Van Johnson, who is not normally a musical star, takes a back seat to Kelly when it comes to dancing, but he makes up for it as the comedy sidekick. One Scottish lass, Meg, takes a fancy to him. She tells him, "I'm highly attracted to ya. Why, when I look at you I feel wee tadpoles jumping in ma spine." He responds, "That's about as repulsive an idea as I've heard in years." Later after Meg informs him that they should get married he asks her, "Can you think of one good reason why I, a strange man, should be interested in proposing to you, a mighty strange woman?" In another scene, a man from Brigadoon asks Tommy and Jeff if they have witches where they come from. Jeff responds, "Oh, we have 'em. We pronounce it differently."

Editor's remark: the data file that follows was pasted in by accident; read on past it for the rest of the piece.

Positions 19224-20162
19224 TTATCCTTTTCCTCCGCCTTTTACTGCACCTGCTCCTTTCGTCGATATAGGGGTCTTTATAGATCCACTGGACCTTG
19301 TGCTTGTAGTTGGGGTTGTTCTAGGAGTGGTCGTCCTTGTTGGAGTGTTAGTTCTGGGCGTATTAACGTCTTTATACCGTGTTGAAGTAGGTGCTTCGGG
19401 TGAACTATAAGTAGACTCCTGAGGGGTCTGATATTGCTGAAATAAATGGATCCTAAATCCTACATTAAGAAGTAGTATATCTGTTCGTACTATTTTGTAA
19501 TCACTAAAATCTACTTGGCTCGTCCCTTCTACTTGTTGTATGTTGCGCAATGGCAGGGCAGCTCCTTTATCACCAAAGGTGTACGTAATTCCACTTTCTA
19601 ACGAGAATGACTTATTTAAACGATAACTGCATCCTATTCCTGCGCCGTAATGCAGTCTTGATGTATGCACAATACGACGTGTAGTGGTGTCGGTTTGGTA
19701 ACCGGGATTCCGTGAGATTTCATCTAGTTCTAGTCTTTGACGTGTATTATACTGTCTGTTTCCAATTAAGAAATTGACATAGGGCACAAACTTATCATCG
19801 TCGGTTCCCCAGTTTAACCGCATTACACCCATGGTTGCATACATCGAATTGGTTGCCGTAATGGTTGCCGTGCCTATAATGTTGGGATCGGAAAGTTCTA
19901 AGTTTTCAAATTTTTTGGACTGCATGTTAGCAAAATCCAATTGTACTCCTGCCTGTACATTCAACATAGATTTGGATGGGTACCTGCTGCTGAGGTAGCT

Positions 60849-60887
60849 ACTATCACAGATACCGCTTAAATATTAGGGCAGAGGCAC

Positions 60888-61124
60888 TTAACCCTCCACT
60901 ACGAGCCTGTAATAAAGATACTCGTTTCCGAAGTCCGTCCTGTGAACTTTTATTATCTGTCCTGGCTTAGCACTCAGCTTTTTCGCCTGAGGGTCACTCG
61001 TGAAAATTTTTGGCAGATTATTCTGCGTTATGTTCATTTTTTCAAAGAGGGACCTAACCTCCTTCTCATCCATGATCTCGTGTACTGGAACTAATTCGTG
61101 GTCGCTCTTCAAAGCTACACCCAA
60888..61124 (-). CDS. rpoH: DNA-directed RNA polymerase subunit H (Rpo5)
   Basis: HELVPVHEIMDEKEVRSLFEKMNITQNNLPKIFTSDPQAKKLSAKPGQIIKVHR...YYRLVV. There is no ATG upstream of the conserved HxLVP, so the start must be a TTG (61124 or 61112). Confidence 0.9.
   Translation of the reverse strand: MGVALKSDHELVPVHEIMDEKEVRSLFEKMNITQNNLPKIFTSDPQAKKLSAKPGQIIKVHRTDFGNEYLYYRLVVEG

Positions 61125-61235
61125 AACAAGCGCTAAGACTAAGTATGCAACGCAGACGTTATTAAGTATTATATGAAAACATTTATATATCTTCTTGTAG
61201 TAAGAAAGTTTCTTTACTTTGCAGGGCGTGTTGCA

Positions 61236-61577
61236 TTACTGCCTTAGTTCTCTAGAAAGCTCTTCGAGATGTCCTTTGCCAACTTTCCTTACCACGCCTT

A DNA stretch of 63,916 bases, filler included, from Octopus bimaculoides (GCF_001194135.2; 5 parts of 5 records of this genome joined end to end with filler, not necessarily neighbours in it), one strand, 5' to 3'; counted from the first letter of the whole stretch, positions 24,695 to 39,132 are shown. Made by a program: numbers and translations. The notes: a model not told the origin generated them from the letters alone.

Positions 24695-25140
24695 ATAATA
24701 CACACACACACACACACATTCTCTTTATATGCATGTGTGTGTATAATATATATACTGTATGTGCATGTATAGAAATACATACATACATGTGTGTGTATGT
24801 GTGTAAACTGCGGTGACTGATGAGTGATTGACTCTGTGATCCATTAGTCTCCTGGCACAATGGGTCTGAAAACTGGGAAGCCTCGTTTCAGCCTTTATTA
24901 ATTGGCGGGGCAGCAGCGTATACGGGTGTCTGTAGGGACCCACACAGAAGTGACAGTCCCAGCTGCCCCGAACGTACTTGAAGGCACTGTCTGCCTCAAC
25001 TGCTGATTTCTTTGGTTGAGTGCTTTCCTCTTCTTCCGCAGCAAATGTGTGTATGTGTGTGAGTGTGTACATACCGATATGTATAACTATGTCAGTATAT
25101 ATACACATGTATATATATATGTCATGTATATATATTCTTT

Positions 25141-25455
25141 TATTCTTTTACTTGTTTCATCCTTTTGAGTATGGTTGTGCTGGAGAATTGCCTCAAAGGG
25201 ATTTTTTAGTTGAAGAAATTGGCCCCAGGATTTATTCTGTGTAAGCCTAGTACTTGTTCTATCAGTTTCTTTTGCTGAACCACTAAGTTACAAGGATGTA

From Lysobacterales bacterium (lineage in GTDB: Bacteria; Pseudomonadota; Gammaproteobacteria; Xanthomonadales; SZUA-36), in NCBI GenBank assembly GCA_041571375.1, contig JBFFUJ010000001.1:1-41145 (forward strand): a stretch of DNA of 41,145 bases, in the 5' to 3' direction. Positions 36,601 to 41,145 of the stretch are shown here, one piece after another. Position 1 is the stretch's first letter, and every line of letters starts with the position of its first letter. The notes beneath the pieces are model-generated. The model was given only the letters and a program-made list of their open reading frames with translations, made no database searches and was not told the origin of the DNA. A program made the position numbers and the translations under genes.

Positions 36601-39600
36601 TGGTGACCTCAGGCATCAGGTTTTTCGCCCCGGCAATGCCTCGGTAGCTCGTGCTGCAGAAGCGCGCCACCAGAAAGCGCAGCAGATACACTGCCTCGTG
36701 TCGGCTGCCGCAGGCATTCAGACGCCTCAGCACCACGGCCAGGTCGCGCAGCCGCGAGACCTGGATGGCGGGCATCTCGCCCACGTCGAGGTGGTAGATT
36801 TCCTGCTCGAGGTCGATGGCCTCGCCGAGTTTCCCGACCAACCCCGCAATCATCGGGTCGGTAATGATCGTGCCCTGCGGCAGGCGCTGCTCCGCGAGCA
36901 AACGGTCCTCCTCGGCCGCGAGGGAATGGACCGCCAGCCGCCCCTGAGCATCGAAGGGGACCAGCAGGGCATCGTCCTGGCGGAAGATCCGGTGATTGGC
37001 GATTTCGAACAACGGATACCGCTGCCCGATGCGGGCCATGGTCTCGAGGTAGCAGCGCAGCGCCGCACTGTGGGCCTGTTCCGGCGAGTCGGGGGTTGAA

Brigadoon should have been a great movie. It has great stars and wonderful dialogue. The problem lies in that this musical has so few memorable songs, "Almost like Being in Love" and "Heather on the Hill". The other problem is that it should have been filmed on location. As The Sound of Music would prove a decade later, a musical could be successfully filmed outside and real scenery can be a definite plus.
Cyd Charisse and Gene Kelly in Brigadoon.
I rarely find myself in such disagreement with whomever it is that rates movies for TCM. They give this lackluster musical 3½ stars. I am more in harmony with Eric’s opinion. Brigadoon disappoints in nearly every way a musical can.